Joy Manual: Suffering

Phil 1:12-18

Christianity is unlike some religions which tell us that pain and subsequent suffering is illusory, that it is not real. The Bible takes our suffering as a very real experience. The Bible tells us that suffering is, in general terms, the result of sin entering the world. Our suffering continues from birth. We cause others to suffer and we, ourselves, suffer because of the lives of those that we come in contact with.

The Bible is so full of suffering that roughly one third of the Psalms are Psalms of lament, where God’s people are groaning, and struggling, and wrestling. Whole Books of the Bible, such as Lamentations are lamenting in their very essence. Every prophet in the Bible, with the exception of Haggai, has at least one lament in their Book.

Human suffering is so real, and so raw that there are, occasionally, those in Scripture who, despite their great love of God, question why they were even born, cursed the day of their own birth. Perhaps, you can identify with them. Perhaps, you have or are suffering to such a degree that you wake up and, occasionally, look in the mirror and ask, "Why, God, was I ever born? It seems like it is nothing but sorrow, and shame, and suffering, and why in the world would I be brought into an existence that is marked by this level of pain?

You and I can only handle seeing so much suffering, and hearing so much suffering, and we reach a point where we simply cannot continue to see it or hear of it. And I want you to, for a moment, consider with me what it must be like that we are incapable of fully experiencing this; what it must be like to be God. The Bible tells us that God sees everything. That means that God sees all injustice, evil, sin, atrocity, pain and suffering. He sees all of it. There is never a moment that God is not seeing suffering. Unlike you and I, God never has a moment of respite.

Additionally, the Bible teaches us that God hears all. There is never a moment that God does not hear those who are weeping, and wailing, and screaming, and shouting, and crying, and moaning in agony, and pain, and suffering. God endures this continually, unendingly, unceasingly. The Bible says that God is good. God is loving. God is merciful. God is compassionate. And you and I, when we see suffering in our life for the life of others, when we hear of suffering in our life or the life of others, we are overwhelmed. But for God, this is continual and it encompasses every human being on the earth.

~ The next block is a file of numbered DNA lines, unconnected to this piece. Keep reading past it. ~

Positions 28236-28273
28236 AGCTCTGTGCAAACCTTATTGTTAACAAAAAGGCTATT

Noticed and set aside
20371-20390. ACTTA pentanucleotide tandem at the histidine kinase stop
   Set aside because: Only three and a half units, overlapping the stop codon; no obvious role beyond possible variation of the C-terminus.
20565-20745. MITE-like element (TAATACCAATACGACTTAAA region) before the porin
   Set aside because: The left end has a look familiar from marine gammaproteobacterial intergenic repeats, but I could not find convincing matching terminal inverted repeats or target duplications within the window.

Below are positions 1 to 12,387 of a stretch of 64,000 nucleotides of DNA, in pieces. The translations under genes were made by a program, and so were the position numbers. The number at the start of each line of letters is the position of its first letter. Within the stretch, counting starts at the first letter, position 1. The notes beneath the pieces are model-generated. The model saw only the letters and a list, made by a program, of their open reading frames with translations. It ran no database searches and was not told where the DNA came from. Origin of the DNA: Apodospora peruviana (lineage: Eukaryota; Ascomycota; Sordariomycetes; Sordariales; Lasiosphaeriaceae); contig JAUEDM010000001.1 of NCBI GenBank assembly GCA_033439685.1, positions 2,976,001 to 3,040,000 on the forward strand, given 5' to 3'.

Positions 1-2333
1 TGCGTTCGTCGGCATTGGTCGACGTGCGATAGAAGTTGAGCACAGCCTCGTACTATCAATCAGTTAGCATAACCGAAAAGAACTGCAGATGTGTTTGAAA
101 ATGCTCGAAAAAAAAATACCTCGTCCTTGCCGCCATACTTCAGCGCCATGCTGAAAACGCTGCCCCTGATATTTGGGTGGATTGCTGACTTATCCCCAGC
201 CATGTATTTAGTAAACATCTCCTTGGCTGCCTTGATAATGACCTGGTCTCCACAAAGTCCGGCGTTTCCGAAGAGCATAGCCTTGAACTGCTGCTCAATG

1. Finding joy in suffering

18 times in the New Testament, joy and suffering are spoken of together. We tend to think of joy and suffering as foes and not friends and, according to Scripture and the testimony of Paul, suffering and rejoicing are friends, but only if we understand the personal work of Jesus, which is where he continually returns.  Paul, here, is suffering. And what Paul is exemplifying for us is that there is a way to suffer as a Christian so that our suffering is purposeful and not purposeless. Will we suffer in a way that God could do a good thing in us? We call it sanctification. It is where through suffering, and hardship, and pain and mourning, and loss and strife, and struggling, we are made to be more and more patterned after the character of Jesus Christ.

a. We can rejoice when our suffering compels us to love Jesus.
b. We can rejoice when our suffering purifies our motives.
c. We can rejoice when our suffering reorients our priorities toward the Gospel